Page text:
After World War II, European Social Democrats — the heirs of Karl Marx’s delusional vision — broke with their heritage. They rewrote their political principles, compromising. No longer would they go for socialism whole hog; they abandoned its key feature, the replacement of markets with total government control.
This was a great moment for modern civilization. It bequeathed Europe (and, perhaps, America) a clunky and intrusive (and unsustainable) welfare states, sure . . . but that’s far, far better than Communism.
We may be witnessing a similar groundswell of ideological shift in America’s stronghold of the status quo, the media. This week the editorial board of the Los Angeles Times endorsed budgetary rules that would take power and unlimited budgetary discretion from California’s out-of-control legislature:
It’s unfortunate that automated budgeting is necessary. But it is necessary. The state must continue to invest in the social welfare of its people, but we must do it in accordance with California’s projected growth so that we do not repeatedly yank from the young, the elderly and the poor the very services that we provided only a year or two before.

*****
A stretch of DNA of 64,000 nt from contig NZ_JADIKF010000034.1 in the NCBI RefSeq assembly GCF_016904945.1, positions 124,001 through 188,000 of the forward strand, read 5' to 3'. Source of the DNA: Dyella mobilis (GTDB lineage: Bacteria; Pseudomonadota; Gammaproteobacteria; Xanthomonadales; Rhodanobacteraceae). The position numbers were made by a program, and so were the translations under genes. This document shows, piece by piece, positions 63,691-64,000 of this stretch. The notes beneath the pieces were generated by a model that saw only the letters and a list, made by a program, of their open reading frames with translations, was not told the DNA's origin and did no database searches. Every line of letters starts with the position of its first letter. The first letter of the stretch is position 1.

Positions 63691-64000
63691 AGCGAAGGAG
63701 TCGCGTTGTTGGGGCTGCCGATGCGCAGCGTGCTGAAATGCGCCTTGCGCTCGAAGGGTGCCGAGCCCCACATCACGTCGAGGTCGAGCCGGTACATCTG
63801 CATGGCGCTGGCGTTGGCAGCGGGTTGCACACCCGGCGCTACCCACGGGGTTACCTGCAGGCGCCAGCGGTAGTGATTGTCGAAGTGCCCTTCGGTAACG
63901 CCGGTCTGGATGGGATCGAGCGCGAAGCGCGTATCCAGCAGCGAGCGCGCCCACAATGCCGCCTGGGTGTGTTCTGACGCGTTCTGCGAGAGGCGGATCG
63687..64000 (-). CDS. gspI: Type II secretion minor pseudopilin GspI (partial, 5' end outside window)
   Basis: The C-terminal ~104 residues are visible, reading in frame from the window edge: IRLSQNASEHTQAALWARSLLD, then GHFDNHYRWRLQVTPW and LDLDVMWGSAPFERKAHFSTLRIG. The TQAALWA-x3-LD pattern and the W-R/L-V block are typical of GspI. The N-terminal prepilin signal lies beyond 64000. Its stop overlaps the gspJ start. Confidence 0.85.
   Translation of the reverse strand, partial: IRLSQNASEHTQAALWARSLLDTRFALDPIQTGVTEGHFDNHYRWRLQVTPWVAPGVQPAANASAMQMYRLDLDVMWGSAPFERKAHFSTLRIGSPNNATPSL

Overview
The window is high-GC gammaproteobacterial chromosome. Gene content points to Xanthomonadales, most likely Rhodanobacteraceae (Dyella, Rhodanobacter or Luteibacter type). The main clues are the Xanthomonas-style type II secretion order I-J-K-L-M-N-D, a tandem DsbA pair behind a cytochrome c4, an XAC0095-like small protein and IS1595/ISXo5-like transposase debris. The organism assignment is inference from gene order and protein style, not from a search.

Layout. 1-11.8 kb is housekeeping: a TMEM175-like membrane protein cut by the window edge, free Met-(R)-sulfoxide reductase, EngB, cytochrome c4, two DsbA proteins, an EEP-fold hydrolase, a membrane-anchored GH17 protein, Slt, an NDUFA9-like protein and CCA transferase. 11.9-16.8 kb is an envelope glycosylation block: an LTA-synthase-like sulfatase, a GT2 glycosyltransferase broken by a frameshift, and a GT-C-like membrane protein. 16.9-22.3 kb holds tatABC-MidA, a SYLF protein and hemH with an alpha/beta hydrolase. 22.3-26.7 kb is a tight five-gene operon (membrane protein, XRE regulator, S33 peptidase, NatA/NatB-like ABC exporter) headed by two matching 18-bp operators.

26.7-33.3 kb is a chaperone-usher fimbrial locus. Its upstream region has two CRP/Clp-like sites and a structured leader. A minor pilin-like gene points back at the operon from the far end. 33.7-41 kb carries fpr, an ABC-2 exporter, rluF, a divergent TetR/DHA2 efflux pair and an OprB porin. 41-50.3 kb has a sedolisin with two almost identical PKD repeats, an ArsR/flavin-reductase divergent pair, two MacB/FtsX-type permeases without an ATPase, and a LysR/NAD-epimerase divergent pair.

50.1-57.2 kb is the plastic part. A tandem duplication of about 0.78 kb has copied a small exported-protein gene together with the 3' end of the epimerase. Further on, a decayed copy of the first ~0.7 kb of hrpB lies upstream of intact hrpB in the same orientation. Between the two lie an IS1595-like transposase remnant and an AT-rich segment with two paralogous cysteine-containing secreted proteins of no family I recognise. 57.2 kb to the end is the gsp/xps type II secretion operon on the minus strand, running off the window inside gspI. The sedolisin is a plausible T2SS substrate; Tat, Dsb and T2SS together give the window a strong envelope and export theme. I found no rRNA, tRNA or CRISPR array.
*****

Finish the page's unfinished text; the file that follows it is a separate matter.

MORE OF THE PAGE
This may not sound revolutionary. But, as Tim Cavanaugh put it on Reason magazine’s Hit and Run, the Times — long an opponent of spending limits — has “acknowledge[d] clearly and publicly that out-of-control spending, not insufficient tax revenue, is suffocating the Golden State.”
And that is revolutionary. Not American Founder-revolutionary, but Social Democrat-compromise-y revolutionary.
This is Common Sense. I’m Paul Jacob.